The following lesson was created by Vimeo for its Vimeo Video School . It’s used here with permission. Look for a new lesson each week.
Making a video can be a one person production but the more elaborate your ideas get, the more likely you’ll need a crew to execute your vision. Below is a list to give you an idea of how all the work is divided up on a basic crew. Keep in mind that this focuses mostly on the on-set personnel, and even still it doesn’t include every single crew member. What you’ll find below are some of the most common folks you’ll find on a set. The amount of people you need to help make your film vary widely from a simple duo to many hundreds of crew members.
A Producer is a key coordinator for the production. They are involved in many if not all aspects of the production from start to finish. They often have a hand in the production process, creative, financial, and administrative.
An Executive Producer is usually the main investor of the project.
The Production Manager works alongside the executive producer and helps to prepare the budget, oversees the preparation of the production team, and various day to day production decisions.
The Director is in control of all creative aspects of the film. They are the primary person responsible for the storytelling, creative decisions and acting of the film.
The 1st Assistant Director is in charge of basically running the set. As an assistant to the director, they organize the crew, prepare shooting schedules and organize the entire flow of all production activity.
The 2nd Assistant Director distributes documents such as scripts and call sheets to the cast and crew. They also help supervise the set with the 1st AD.
The Script Supervisor‘s job is to keep track of what has been shot in accordance with the script including what changes has been made and how to prevent any continuity errors going forward.
The person who makes the chief lighting, framing, and composition decisions is the Cinematographer, often referred to as the Director Of Photography (or DP). The director will often tell the DP what they want the shot to look like and then they will work their magic, making sure everything looks great to help achieve the director’s vision. On smaller sets, the DP will often double as the camera operator.
The Camera Operator is the person in charge of working the camera to capture the scenes.
The 1st Assistant Camera is often the focus puller. Their job is to make sure the shot is always in focus. On smaller productions, the camera operator will also handle this job.
The 2nd assistant camera is the person who writes all of the shot information on the slate and holds it in front of the camera before each shot. The slate (or clapboard) is the device you write all of the shot information (shot number, take number, etc) as well as the clapper to help sync sound.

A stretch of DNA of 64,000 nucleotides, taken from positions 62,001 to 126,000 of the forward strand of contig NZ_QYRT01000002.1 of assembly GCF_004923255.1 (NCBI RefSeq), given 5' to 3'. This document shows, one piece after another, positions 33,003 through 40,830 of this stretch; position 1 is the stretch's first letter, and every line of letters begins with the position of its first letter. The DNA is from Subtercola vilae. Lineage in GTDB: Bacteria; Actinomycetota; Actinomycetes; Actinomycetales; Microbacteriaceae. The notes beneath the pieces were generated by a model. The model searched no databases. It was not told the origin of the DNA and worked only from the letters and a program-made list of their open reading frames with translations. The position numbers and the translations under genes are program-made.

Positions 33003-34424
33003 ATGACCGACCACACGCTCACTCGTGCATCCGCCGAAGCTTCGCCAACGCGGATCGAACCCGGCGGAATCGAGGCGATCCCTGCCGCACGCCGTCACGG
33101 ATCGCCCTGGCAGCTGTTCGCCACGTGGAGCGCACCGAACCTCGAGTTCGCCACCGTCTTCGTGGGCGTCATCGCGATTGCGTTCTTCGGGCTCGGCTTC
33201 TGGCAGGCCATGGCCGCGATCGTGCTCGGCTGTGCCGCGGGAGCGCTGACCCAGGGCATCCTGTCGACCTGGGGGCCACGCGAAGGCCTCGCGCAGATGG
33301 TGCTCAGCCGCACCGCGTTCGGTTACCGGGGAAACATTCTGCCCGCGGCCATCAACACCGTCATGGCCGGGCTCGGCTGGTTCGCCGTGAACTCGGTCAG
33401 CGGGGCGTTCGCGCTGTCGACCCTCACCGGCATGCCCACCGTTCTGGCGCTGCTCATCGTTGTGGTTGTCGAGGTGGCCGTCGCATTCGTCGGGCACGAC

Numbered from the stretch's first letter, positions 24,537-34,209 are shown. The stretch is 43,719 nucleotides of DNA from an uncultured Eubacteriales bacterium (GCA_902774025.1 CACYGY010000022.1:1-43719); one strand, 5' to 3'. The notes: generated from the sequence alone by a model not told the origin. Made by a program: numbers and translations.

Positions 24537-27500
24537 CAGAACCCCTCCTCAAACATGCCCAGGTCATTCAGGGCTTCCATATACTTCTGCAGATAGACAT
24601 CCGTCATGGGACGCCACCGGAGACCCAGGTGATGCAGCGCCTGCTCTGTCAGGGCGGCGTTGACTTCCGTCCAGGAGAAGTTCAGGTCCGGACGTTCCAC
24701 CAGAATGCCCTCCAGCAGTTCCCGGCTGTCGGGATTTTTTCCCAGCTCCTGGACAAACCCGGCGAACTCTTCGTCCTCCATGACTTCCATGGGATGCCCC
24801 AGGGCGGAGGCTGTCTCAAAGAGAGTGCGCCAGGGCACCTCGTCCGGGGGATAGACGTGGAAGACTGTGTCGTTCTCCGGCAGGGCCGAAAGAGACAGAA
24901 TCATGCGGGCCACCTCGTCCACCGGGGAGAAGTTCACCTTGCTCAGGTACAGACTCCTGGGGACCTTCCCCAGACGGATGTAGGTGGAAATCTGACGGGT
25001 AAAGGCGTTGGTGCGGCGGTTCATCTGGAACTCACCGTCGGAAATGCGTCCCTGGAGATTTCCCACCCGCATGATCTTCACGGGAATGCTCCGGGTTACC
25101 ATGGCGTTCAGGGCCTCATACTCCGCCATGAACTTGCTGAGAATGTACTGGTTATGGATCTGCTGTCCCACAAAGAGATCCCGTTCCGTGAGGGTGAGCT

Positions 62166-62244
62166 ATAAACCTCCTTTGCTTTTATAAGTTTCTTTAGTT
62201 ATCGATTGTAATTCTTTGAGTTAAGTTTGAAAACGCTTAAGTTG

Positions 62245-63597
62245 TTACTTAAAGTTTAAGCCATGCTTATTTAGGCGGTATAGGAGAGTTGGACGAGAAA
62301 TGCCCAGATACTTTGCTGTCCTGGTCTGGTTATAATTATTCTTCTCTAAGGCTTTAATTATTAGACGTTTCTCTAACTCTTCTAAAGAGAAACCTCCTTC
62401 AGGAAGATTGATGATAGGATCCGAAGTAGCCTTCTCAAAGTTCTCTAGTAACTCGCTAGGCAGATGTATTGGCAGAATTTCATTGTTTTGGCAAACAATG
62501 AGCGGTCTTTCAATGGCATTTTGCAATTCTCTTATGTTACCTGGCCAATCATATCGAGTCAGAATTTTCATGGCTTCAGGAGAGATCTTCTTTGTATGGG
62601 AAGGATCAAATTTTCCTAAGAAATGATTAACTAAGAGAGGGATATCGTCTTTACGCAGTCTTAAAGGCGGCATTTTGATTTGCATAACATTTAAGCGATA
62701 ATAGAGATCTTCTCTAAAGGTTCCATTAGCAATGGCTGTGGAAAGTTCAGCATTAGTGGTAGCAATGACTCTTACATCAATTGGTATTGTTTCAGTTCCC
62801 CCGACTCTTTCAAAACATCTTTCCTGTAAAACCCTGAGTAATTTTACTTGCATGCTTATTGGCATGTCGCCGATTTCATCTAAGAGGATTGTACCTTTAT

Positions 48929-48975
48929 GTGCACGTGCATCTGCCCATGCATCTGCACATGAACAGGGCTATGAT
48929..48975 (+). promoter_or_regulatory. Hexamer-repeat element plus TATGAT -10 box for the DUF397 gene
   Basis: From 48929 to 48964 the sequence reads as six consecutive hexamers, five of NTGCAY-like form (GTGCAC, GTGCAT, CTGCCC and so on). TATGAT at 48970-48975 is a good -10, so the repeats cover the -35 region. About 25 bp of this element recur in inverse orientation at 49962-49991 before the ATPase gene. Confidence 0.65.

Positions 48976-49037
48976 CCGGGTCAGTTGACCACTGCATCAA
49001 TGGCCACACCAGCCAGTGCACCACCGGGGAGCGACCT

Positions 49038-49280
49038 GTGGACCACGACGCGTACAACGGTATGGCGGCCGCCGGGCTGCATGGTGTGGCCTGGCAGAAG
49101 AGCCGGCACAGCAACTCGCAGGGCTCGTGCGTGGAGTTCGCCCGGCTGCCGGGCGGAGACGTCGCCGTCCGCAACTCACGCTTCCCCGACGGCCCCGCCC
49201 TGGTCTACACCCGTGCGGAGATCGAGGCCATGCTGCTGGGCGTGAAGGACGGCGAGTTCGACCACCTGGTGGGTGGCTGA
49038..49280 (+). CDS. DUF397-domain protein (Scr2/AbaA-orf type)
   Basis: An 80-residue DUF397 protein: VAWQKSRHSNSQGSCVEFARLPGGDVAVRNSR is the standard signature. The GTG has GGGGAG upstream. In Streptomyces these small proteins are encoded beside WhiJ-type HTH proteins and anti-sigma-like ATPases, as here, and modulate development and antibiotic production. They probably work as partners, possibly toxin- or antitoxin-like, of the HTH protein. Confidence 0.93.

It’s the Production sound mixer‘s job to make sure the sound is being properly recorded and mixed on set. They will hold the sound mixer and listen with a pair of headphones to monitor the sound.
A Boom Operator is the person that holds the boom microphone near the action. On smaller sets, the production sound mixer can also take on this roll.
The Key Grip is in charge of supervising camera cranes, dollies, platforms and all on set equipment on a set.
The Gaffer is responsible for the design and execution of the lighting plan on set. They work closely with the DP to make sure everything is lit correctly. Also referred at as the Chief Lighting Technician.
The Special Effects Supervisor is in charge of the creative and technical issues of visual effects on a project. They take care of anything that will break, explode, burn, collapse, etc. and work with the director on blocking the actors’ so they don’t get in harm’s way.
The Production Designer is responsible for creating the visual appearance of the film. Working closely with the DP and Director they are in charge of the look of all settings, costumes, character makeup, and more. Also known as the Creative Director.
The Art Director develops, coordinates, and oversees the overall design of the production and is responsible for everything you see on screen. On a smaller crew, this is also the Set Designer.
The Props Master is in charge of finding and managing all the props that appear on screen.
The Props Builder‘s job is to construct all custom props that are needed for production. Also referred to as Propsmaker
The Make-up Artist / Hairdresser is the person that dresses and maintains the cast’s hair and makeup throughout the shoot.
It’s the Costumer Designer / Supervisor‘s job to design, obtain, assemble, and maintain the costumes for a production.
These are just some of the basic crew members that can be found on set. Depending on your budget and how ambitious your project is, the amount of people needed to help create it can vary drastically.